Why Sleeping at Least 8 Hours a Night is Best For You
Fact: We cannot get by without enough quality sleep. Some people may manage to stay awake for a few days – but then, the body demands its right. At some point, we just fall asleep out of sheer exhaustion. Lack of sleep damages mental and physical health.
Did you know that sleep deprivation is a recognised torture method? After only 24 hours of sleep denial, the brain reacts with hallucinations. Scary!
So, make sure you get your eight hours a night, and you will more likely feel fresh and rested, and that’s the best mood to be in to start the day. Maybe even with a smile on your face.
Research has shown that those who sleep well and sufficiently on a regular basis are overall physically and mentally more efficient, rarely get sick and simply feels better overall.
A good nights sleep increases your enjoyment of life, and this optimism reinforces the positive effects.
Good sleep is an essential pillar of mental and physical well-being, so get your eight hours.
Lack of sleep makes you mentally and physically ill, so let’s take a look at seven of the reasons why it’s so important to try and fit in eight hours each night.
1: Sleep is more than just rest
It is almost like a miracle: In the evening you felt tired and stressed and decided to go to bed – and the next morning you wake up feeling rested and fresh. Even sicknesses can pass during sleep. Our body repairs itself while we rest, which is often why we hear of Doctors putting patients into artificial sleep in the event of severe illness so that we can recover quicker. When the body is not active, it has time to repair.
Sleep is only a time of rest when viewed from the outside. In fact, the organism runs at full speed during the night.
2: Sleep hormone melatonin
The nocturnal recovery processes are controlled by a large number of messenger substances. A particular role is played by the sleep hormone melatonin. A high concentration of it in the blood promotes sleep, whereas a deficiency can be the cause of bad sleep or sleep disorders.
But not every fluctuation is pathological: on the contrary, the melatonin level, for example, depends heavily on daylight. When there’s much daylight, like in summer, our body produces less melatonin. In winter, the opposite is the case. This is also one of the explanations for spring fatigue and a possible increased need for sleep for many during the winter months.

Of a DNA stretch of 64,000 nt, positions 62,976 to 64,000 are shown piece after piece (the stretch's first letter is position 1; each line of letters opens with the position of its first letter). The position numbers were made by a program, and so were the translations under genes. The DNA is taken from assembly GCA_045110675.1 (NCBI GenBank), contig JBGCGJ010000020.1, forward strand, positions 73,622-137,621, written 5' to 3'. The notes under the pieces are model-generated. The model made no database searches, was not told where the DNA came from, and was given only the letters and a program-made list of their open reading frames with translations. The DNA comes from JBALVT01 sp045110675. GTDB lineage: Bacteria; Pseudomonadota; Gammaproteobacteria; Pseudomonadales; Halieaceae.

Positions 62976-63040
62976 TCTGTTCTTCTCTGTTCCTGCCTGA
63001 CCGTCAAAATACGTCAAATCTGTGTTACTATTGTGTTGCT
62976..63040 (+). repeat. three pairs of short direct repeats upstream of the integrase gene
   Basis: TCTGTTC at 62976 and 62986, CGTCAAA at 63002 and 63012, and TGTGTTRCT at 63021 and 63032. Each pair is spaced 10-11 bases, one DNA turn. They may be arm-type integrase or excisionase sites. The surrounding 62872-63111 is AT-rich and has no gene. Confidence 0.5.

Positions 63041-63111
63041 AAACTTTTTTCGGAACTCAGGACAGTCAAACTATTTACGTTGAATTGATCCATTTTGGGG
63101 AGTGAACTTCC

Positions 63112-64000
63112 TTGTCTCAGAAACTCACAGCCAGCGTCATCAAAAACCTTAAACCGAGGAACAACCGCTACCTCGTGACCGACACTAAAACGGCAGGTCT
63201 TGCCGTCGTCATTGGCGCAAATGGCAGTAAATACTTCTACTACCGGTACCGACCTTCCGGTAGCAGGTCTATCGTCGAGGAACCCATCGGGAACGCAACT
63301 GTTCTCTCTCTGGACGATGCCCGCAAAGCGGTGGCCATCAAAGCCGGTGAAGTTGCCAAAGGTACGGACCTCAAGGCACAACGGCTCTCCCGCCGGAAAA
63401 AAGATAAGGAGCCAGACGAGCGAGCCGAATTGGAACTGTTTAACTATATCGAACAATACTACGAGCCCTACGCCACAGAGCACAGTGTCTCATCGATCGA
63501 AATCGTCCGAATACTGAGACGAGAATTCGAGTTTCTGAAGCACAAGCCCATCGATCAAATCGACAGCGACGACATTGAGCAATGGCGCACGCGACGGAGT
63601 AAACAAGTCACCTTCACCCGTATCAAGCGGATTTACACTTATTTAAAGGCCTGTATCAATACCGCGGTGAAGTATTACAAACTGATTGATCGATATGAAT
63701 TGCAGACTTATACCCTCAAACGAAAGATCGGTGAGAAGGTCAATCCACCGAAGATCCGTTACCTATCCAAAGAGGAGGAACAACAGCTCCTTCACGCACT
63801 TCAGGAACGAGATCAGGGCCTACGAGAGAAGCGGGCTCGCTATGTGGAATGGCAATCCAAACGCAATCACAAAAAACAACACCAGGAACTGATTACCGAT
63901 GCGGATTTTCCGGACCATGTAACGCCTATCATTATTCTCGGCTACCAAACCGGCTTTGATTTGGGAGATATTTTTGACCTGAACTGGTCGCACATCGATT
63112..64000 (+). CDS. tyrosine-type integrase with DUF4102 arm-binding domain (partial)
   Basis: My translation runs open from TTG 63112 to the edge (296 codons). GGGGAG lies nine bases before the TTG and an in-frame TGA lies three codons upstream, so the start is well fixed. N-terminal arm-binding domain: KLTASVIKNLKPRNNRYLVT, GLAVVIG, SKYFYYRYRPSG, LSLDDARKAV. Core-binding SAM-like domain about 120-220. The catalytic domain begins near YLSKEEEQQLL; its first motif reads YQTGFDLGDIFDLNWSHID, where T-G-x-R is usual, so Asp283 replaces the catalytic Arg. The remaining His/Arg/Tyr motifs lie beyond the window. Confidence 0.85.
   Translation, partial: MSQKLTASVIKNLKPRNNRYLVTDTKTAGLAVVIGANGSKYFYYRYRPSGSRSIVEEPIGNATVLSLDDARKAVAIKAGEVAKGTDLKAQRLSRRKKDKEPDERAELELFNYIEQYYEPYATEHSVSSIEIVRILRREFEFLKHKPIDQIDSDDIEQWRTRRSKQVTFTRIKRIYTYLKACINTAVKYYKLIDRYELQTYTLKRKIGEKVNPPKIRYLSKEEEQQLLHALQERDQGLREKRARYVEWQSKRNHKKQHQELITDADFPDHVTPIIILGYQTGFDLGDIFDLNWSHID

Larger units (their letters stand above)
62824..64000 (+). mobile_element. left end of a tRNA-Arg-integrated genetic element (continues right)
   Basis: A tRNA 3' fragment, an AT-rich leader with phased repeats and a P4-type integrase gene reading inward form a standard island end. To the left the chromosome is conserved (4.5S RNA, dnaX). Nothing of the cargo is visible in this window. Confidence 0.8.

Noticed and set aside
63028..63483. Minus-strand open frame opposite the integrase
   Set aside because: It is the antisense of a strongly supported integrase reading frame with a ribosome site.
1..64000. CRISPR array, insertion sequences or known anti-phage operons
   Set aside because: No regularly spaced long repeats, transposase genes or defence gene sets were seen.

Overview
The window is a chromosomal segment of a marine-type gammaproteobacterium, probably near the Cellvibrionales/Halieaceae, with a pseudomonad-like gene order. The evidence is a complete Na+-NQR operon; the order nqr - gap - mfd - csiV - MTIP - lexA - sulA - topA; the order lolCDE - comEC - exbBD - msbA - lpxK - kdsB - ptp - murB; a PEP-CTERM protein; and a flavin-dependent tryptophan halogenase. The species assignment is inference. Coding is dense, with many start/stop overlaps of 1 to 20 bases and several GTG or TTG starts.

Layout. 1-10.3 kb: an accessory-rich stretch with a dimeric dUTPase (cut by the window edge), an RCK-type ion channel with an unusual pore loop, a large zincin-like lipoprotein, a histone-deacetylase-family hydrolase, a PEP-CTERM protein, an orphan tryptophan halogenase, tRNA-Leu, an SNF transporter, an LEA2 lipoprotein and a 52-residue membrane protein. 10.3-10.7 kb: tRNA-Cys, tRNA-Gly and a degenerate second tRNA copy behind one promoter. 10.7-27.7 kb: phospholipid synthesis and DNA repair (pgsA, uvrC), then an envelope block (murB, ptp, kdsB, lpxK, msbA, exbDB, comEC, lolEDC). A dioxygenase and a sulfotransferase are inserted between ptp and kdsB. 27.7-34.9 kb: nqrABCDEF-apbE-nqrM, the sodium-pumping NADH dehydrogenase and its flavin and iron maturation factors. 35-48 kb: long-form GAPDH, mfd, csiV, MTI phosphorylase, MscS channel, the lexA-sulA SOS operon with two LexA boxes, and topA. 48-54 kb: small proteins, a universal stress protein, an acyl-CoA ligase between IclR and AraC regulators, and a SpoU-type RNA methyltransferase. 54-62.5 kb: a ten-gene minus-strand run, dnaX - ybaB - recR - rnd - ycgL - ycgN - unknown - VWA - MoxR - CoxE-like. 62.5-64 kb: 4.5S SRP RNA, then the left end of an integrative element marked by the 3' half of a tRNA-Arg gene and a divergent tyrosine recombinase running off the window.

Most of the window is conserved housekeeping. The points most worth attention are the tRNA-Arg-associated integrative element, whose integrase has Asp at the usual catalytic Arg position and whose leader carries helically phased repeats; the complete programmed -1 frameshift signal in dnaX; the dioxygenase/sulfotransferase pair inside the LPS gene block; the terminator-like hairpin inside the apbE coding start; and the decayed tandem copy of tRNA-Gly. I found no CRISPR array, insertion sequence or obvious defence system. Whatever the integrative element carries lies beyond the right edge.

3: Heart and circulation recover during sleep
Sleep protects us from strokes and cardiovascular diseases. Shortly after falling asleep, our blood pressure decreases significantly, and the pulse slows down to around 50 beats per minute. These effects are particularly pronounced in so-called deep sleep. This process relieves the heart and the blood vessels.
4: Sleep supports the immune system
The immune system is a marvel. For example, fever is often lowered during sleep. At night, the immune system focuses on the defense against pathogens and reduces inflammation without being distracted by the physical activity of the day. It works best in a deep sleep.
Lack of sleep, on the other hand, weakens the immune system. Even a short-term lack can contribute negatively.
5: The brain is often more active during sleep than during the day
Do you ever find yourself working in vain on a problem or trying without success to learn something by heart in the evening? And the next morning, hey presto, the solution reveals itself!
Do you know that it was once assumed that the brain sleeps at night and does nothing? Modern imaging techniques have turned this viewpoint upside down. Instead, we now know that the brain is even more active during the night, specifically during so-called REM sleep.
6: Information processing during sleep
During sleep, the brain ‘sorts’ important from the unimportant information and converts them into memories. We consciously perceive only a fraction of it.
As you read these words, you are supposedly dealing only with the content of the text. However, other stimuli are also affecting the brain such as ambient light, sounds or a smell. Many of the unimportant stimuli are consciously sorted out in the brain immediately (otherwise, we would find it hard to read or drive a car). However, during sleep, the brain decides what is ‘stored’ and converted into long-term memory – and what falls into oblivion.
7: Lack of sleep disturbs the learning success
During your school and college years, how many times did you pull an ‘all-nighter’ trying to cram in as much information as possible? You are not alone… but what if I told you that actually, sleep is more important than cramming? What you learn during the day is processed again during sleep and stored in the long-term memory. So, it’s actually best to get more sleep to stay ahead of the curve.
So now we know why sleep is important, maybe now is a good time to invest in a good eight hours a night with a decent mattress. But do your research! Maybe try a review website for starters; because information is king, right?